The Clean Air Act mandates that the EPA must promulgate standards to control the emissions of hazardous air pollutants (HAPs) from small or area sources. An area source is a facility that emits less than 10 tons per year of a single HAP or less than 25 tons per year of total HAPs. Under the terms of a court order, the EPA was required to issue area source emissions standards for plating and polishing operations by June 2008. The order also set a schedule for the EPA to issue standards for 54 other area source industry categories.
The plating and polishing processes that are subject to the plating and polishing area source rule are those “processes performed at an affected plating and polishing facility that uses or has the potential to emit” any compound of any of the following metal HAPs: cadmium, chromium, lead, manganese, and nickel. This includes electrolytic and non-electrolytic plating and coating processes (e.g., electroplating, conversion coating, sealing, and phosphating), electroforming, dry mechanical polishing, and thermal spray at approximately 2,900 existing plating and polishing facilities.
The final rule does not apply to the following:
Process that are subject to the Chromium MACT standard (40 CFR Part 63, Subpart N);
Processes that use cadmium, chromium, lead, and nickel in concentrations of less than 0.1% by weight and manganese in concentrations of less than 1.0% by weight;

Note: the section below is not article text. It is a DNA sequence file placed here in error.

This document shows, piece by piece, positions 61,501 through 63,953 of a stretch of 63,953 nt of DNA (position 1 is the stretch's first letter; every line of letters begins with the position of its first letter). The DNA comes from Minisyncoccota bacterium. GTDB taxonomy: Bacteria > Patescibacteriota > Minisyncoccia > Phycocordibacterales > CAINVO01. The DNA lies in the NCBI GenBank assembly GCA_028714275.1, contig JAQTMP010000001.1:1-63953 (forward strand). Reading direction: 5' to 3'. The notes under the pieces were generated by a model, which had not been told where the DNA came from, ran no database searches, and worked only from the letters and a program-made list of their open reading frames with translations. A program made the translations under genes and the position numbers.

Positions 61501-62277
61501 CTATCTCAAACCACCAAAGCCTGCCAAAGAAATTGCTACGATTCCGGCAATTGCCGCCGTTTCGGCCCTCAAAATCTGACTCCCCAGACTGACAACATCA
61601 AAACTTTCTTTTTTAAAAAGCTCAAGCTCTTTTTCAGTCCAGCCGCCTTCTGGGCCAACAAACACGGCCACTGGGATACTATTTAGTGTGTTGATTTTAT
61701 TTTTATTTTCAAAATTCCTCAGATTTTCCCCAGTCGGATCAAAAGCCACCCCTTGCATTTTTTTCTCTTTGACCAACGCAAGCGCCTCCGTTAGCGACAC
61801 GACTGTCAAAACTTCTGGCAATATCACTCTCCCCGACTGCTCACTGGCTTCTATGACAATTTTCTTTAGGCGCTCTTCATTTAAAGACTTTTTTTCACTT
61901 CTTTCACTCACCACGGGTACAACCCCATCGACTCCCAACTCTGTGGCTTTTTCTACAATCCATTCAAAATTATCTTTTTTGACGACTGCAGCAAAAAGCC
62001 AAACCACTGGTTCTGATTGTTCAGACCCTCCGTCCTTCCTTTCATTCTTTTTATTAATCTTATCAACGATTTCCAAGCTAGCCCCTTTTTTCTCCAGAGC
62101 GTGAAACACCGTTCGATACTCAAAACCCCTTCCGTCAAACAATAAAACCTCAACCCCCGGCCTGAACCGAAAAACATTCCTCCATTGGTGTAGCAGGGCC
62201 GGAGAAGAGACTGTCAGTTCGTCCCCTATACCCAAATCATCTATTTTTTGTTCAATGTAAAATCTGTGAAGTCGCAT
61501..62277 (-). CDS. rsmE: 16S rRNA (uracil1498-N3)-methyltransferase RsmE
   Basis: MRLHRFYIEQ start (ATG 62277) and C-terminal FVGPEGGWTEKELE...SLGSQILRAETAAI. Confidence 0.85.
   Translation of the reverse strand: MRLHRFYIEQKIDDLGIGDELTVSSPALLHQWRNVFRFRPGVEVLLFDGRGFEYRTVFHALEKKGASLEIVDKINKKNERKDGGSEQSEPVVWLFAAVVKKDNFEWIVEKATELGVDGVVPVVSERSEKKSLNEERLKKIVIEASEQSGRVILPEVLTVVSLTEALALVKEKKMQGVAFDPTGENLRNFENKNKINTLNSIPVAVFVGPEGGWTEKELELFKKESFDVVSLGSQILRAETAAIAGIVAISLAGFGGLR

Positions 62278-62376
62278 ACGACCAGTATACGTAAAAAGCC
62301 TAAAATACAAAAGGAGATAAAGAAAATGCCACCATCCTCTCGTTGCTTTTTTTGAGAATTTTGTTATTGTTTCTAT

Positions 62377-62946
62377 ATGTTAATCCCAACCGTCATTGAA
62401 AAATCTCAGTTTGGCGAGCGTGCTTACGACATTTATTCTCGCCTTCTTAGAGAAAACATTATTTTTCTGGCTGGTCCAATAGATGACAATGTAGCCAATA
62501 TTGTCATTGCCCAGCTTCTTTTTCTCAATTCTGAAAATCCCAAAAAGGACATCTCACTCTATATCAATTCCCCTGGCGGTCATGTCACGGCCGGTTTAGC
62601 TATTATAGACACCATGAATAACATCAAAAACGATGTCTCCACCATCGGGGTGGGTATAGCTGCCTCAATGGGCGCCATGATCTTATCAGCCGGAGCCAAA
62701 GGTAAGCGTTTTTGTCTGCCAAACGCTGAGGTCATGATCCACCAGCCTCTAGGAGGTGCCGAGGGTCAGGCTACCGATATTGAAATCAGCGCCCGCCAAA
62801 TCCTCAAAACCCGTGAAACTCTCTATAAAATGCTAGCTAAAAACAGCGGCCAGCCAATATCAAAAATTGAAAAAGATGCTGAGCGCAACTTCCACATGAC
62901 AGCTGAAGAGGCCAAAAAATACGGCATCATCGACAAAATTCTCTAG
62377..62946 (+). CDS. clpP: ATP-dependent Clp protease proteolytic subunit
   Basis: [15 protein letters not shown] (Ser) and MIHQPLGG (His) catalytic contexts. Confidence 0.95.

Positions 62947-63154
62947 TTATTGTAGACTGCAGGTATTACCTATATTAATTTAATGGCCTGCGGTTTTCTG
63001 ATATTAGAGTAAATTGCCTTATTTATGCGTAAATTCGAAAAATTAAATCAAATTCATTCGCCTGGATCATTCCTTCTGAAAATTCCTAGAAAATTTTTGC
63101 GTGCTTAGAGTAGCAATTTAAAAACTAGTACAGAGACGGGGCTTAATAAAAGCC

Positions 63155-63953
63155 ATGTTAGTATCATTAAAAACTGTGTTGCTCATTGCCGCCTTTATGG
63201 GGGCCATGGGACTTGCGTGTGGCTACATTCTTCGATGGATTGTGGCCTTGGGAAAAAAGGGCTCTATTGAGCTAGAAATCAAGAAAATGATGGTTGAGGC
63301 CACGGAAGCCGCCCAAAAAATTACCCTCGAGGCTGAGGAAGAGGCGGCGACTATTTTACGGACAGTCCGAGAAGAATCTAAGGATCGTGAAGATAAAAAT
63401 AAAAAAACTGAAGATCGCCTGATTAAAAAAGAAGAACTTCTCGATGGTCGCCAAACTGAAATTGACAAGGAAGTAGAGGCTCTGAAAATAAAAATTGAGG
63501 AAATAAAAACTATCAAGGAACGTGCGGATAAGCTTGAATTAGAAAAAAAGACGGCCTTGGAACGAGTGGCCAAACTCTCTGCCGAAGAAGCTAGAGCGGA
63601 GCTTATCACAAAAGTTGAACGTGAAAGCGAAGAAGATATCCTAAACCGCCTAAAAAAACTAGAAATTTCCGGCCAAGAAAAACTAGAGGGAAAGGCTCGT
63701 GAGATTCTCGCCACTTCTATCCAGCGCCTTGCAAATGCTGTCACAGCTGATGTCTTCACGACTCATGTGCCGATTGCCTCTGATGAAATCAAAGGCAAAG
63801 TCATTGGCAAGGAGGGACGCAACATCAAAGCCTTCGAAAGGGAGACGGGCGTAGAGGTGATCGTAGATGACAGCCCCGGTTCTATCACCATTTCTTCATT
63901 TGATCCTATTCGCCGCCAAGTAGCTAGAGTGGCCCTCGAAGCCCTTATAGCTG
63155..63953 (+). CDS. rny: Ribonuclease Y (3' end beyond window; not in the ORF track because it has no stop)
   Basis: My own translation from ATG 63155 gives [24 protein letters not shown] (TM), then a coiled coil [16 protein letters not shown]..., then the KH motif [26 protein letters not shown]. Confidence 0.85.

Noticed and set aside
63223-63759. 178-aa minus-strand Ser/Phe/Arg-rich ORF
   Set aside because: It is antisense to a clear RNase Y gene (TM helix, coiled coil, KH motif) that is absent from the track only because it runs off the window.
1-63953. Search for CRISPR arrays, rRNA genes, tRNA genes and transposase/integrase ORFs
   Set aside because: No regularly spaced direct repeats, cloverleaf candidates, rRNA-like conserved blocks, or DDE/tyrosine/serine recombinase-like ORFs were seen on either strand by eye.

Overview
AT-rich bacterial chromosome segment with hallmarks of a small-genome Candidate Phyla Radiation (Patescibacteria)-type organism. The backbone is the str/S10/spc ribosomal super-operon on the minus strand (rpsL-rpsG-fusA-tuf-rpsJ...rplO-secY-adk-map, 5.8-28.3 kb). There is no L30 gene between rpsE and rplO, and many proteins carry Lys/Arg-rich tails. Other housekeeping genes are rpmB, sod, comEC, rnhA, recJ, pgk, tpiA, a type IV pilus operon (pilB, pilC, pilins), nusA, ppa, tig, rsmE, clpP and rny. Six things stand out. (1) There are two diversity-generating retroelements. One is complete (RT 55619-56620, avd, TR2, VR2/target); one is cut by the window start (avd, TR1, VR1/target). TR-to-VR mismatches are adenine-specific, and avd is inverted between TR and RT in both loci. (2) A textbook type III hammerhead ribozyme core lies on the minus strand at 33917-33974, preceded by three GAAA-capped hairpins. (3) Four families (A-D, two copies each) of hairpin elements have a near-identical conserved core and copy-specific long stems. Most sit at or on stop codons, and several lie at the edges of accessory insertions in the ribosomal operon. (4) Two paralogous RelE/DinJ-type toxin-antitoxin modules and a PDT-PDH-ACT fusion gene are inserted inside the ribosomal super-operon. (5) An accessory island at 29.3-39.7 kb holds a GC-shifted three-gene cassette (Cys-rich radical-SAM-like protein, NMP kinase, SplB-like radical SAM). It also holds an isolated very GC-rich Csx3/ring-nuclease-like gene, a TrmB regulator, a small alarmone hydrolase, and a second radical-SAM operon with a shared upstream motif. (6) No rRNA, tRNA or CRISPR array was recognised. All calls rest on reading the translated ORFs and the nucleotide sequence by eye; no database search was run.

Processes that use metals other than cadmium, chromium, lead, manganese, and nickel;
Tanks used strictly for educational purposes;
Thermal spraying processes to repair surfaces; and
Dry mechanical polishing on a surface prior to plating.
Applicable GACT Standards
The NASF Government Relations (GR) program has been working closely with EPA officials by providing technical information on a variety of plating and polishing processes in developing the final rule. As a result of these efforts, the EPA did not establish emission limits for plating and polishing operations, but required plating and polishing facilities to follow management practices as the generally available control technology (GACT) standards. The management practices included using wetting agents in electroplating tanks, and the capture and control of emissions from thermal spraying and dry mechanical polishing.
According to the EPA, additional controls were not necessary because the industry had successfully reduced air emissions through the implementation of management practices and had reduced emissions by 95% since 1990. The EPA estimates the new standards will cost an average of $1,100 per facility for the first three years.
In response to the industry’s comments, the EPA made some clarifications in the regulatory language of the final rule and provided a broader array of management practice options for facilities to implement to comply with the rule.
A copy of the final rule is available on the NASF website at www.nasf.org
. Over the next several months, NASF will be working with EPA officials to develop compliance guidance for the final plating and polishing area source rule. If you have any questions or need additional information, please contact Christian Richter of Jeff Hannapel at firstname.lastname@example.org